- Carcinoma: Malignant tumors derived from epithelial cells. This group represents the most common cancers, including the common forms of breast, prostate, lung and colon cancer.
- Sarcoma: Malignant tumors derived from connective tissue, or mesenchymal cells.
- Lymphoma and leukemia: Malignancies derived from hematopoietic (blood-forming) cells
- Germ cell tumor: Tumors derived from totipotent cells. In adults most often found in the testicle and ovary; in fetuses, babies, and young children most often found on the body midline, particularly at the tip of the tailbone; in horses most often found at the poll (base of the skull).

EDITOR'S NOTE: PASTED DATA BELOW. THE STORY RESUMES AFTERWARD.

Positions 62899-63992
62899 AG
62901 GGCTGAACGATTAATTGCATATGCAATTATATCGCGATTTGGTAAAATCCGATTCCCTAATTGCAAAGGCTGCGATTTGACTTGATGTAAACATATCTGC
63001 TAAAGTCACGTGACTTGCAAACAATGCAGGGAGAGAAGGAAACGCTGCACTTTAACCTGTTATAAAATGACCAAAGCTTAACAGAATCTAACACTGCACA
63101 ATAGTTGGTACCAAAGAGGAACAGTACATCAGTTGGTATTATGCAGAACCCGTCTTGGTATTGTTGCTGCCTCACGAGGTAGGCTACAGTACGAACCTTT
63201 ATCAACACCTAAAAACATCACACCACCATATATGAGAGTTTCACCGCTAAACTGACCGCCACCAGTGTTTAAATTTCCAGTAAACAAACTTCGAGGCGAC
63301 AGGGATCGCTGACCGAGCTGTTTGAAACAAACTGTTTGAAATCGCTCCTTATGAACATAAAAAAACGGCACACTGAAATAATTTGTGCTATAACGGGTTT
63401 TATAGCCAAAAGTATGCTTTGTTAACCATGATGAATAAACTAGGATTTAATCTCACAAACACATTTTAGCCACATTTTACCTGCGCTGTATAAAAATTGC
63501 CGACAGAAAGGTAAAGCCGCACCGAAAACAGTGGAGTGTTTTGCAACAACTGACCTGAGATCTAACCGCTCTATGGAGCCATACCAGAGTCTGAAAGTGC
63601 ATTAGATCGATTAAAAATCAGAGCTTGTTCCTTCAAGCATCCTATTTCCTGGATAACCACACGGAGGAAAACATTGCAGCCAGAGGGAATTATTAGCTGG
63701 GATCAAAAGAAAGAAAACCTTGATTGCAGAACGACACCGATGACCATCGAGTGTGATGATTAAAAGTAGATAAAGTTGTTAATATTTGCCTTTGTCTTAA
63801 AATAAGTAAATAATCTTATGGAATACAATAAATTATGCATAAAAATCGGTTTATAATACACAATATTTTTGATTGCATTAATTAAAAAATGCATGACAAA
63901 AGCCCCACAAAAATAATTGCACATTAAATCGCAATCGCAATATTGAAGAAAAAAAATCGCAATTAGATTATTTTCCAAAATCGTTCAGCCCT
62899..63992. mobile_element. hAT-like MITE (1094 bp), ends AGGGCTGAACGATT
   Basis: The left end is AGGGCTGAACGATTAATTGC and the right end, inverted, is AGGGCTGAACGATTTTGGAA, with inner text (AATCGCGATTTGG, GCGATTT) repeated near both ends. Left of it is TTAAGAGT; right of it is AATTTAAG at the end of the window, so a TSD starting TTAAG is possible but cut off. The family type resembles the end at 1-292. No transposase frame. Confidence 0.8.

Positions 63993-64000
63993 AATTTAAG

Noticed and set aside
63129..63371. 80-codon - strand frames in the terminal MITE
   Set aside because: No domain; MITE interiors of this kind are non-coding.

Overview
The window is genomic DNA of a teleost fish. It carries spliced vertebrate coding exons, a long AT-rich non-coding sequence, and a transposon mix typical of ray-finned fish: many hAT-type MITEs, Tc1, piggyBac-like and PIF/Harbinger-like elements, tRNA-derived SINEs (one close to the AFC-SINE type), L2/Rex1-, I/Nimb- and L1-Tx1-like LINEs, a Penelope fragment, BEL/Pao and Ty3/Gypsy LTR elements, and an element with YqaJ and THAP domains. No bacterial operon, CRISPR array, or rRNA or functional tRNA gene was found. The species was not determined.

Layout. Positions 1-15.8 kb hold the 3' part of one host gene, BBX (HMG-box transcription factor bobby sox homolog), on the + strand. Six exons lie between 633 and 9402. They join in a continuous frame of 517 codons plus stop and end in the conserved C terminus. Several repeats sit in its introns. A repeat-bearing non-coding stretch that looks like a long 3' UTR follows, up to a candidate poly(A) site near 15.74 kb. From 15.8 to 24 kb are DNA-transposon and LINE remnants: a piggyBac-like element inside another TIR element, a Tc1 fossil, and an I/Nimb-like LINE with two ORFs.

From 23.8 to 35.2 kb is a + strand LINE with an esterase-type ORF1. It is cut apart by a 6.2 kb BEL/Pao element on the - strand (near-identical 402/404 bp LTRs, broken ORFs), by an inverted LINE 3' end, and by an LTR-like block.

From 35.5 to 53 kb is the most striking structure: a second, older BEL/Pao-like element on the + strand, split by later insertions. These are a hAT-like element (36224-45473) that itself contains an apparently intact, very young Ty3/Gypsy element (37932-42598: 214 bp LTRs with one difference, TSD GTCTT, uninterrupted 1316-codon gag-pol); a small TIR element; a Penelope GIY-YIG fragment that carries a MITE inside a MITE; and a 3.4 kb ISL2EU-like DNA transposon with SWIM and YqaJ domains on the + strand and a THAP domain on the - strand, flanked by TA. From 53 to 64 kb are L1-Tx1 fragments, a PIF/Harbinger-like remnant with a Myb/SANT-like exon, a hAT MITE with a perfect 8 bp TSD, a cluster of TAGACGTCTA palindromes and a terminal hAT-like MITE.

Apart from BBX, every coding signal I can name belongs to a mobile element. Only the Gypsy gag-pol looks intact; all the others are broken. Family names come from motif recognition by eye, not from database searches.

- Blastic tumor or blastoma: A tumor (usually malignant) which resembles an immature or embryonic tissue. Many of these tumors are most common in children.
Benign tumors (which are not cancers) are named using -oma as a suffix with the organ name as the root. For instance, a benign tumor of the smooth muscle of the uterus is called ''leiomyoma'' (the common name of this frequent tumor is ''fibroid''). Unfortunately, some cancers also use the -omasuffix, examples being melanoma and seminoma...